SantaLand
Michael Bouchard in The SantaLand Diaries Photo Credit AdamsVisCom.jpg

Recently, we reviewed An Act of God (favorably) and forewarned people that those who consider themselves very religious may take offense. We’ve got to give the same warning for The SantaLand Diaries, playing at The Jones theater until December 24.  Only instead of taking aim at religion, SantaLand goes after Santa Claus and all of that “magic” that is manufactured by shopping malls or, specifically, Macy’s in New York. Some may be willing to help take aim and others may feel like their childhood dreams are squashed.

The show is the stage adaptation of one of the stories in David Sedaris’ delicious book, Holidays on Ice (which should be the adult portion of your holiday reading traditions right along with ‘Twas the Night Before Christmas for the kids.) At times, it has the rhythm of someone reading from the book while walking around and occasionally gesturing. But other times, it’s free-form and like an acted-out play. We’ve seen The SantaLand Diaries before and I was surprised how different the performances and productions were. There is the overall story of David, a man in his 30’s, who is new to New York, hell-bent on somehow ending up on One Life to Live but who, three weeks in, has no prospects and ends up applying for a job as an elf at Macy’s in “SantaLand.” This is where people take their kids and line up for hours to have a moment on Santa’s knee.

Taking the job out of necessity and certainly not out of love of the holidays, David, or “Crumpet,” his given elf name for the job, proceeds to spend the rest of the one-man, 90 minute show, dissecting and giving a blow-by-blow of what goes on behind the scenes in SantaLand. It ain’t pretty. It’s jaded, and alcohol-and-pot-ridden, kind of gross, lewd and annoying – so says Crumpet, telling and showing by example. But there are also moments of charm, culminating in a moment that had the audience that had been laughing, tearing up.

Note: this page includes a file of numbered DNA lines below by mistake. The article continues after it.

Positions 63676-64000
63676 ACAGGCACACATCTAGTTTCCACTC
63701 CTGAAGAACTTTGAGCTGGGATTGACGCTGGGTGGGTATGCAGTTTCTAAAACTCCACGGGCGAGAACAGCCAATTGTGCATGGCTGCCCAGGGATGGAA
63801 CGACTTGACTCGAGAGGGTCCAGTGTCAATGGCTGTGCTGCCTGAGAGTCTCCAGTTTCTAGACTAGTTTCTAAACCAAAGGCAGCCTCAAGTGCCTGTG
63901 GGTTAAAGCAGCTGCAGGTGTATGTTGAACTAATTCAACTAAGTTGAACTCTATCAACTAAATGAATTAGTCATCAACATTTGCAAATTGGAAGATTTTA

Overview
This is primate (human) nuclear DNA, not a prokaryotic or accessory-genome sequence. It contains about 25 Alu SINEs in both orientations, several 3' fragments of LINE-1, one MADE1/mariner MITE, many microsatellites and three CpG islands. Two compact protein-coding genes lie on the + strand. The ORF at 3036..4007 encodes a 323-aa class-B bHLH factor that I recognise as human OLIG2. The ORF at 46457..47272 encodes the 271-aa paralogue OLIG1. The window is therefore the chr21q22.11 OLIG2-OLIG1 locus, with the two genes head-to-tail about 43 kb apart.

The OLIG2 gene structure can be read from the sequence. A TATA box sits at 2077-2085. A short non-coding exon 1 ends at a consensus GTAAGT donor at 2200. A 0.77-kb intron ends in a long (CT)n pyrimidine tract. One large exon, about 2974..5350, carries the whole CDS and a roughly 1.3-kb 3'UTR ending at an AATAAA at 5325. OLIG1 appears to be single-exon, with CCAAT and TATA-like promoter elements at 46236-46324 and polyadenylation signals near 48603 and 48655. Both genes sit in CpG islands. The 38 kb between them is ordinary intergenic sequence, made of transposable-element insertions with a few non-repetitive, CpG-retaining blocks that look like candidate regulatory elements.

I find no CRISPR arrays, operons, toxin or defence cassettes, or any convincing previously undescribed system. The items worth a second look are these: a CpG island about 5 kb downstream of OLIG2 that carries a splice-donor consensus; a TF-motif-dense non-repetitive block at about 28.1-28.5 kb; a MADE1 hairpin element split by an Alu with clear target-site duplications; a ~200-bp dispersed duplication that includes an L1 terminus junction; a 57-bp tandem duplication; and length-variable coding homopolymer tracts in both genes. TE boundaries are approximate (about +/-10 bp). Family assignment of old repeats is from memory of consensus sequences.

What I don’t remember from last time was the between-segment bits. Michael Bouchard, who is a cross between Jim Carey as The Grinch and Robin Williams as every skit he ever did, did little dances, gestures and whatnot before immediately slipping into the next chapter in the story. Altogether, the production was frenetic and manic. At times it got gruesome and just really disturbing. In those moments, the show lost me. The laughter got uncomfortable in those moments too – or maybe I was just projecting.

Speaking of laughter, I always feel for the performers in these smaller, more intimate shows because it always takes a while for the audience to get onboard. I’m sure the actors feel a little concerned until the crowd starts to get into the vibe and realizes it’s okay to laugh out loud even though you’re in a small room. That’s when it must be very rewarding for them to play to a smaller group, where you have the opportunity to look into their eyes and interact with them directly.

The setting of The Jones theater offered advantages and disadvantages over the previous production in the Garner Galleria which has the stage in front with all audience members facing the stage. At The Jones, three sections surround the stage with a walkway right in front. Without amplification, that meant that when Bouchard was over talking to the group on the left side, the folks on the right side couldn’t hear that well. And when the numerous people had to go to the bathroom, they had no choice but to cross in front of the actor which was distracting to him and everyone else.

Don’t go to The SantaLand Diaries expecting a sweet holiday tale. It’s for those who don’t like the commercialism of Christmas; for those who have waited in line for an eternity to take their kids to see Santa; and for those who want to look at Christmas a little differently. Visit www.denvercenter.org for more information and for tickets.

 

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